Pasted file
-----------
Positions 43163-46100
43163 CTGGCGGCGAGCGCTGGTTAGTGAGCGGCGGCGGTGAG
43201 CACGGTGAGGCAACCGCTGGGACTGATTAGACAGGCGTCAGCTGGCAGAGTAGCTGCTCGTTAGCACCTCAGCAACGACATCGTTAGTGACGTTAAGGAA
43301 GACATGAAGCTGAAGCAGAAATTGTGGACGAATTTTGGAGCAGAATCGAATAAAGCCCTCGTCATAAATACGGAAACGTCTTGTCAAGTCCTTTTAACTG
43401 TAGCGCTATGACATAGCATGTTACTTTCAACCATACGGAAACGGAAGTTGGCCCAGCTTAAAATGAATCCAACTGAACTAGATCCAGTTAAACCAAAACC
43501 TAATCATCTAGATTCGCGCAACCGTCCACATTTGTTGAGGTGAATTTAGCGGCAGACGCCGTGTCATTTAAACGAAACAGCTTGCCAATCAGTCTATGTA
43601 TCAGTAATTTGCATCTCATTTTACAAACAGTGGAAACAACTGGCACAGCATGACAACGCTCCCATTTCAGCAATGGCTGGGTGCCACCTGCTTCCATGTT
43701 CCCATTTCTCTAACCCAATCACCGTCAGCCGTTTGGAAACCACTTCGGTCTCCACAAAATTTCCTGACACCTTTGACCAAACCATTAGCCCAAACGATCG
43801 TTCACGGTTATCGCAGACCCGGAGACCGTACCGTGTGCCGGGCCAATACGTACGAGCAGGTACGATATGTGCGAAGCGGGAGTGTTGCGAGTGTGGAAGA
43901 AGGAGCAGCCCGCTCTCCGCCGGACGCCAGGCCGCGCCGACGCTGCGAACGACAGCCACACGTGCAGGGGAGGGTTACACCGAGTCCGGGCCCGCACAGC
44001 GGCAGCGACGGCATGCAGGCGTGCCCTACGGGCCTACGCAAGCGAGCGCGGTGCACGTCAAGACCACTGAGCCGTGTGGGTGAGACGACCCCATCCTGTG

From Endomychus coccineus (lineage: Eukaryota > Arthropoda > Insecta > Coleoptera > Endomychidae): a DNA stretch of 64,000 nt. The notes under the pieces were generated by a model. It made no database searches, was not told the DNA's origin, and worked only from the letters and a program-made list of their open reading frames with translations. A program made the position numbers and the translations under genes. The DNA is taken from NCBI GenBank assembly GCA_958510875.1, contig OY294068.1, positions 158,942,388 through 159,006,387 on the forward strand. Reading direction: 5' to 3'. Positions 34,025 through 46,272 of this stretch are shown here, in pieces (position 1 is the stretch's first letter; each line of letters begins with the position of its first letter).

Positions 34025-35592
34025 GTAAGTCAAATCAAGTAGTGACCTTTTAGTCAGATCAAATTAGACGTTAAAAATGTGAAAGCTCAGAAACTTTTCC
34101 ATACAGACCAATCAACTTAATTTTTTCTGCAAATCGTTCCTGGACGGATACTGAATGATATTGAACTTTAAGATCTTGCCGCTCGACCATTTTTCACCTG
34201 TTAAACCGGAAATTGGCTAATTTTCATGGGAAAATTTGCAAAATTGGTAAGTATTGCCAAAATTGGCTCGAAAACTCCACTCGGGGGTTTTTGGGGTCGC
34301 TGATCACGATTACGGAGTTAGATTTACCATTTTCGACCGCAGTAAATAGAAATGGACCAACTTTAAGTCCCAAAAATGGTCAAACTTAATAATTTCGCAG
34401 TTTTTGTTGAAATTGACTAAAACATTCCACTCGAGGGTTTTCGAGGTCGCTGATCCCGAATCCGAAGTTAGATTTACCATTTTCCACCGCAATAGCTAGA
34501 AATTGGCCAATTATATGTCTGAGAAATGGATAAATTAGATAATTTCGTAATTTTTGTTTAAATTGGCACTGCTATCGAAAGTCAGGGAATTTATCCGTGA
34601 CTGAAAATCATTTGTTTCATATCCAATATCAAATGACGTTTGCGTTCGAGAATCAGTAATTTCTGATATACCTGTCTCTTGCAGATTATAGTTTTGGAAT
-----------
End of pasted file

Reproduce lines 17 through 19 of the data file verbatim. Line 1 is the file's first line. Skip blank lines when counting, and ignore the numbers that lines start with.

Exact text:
34301 TGATCACGATTACGGAGTTAGATTTACCATTTTCGACCGCAGTAAATAGAAATGGACCAACTTTAAGTCCCAAAAATGGTCAAACTTAATAATTTCGCAG
34401 TTTTTGTTGAAATTGACTAAAACATTCCACTCGAGGGTTTTCGAGGTCGCTGATCCCGAATCCGAAGTTAGATTTACCATTTTCCACCGCAATAGCTAGA
34501 AATTGGCCAATTATATGTCTGAGAAATGGATAAATTAGATAATTTCGTAATTTTTGTTTAAATTGGCACTGCTATCGAAAGTCAGGGAATTTATCCGTGA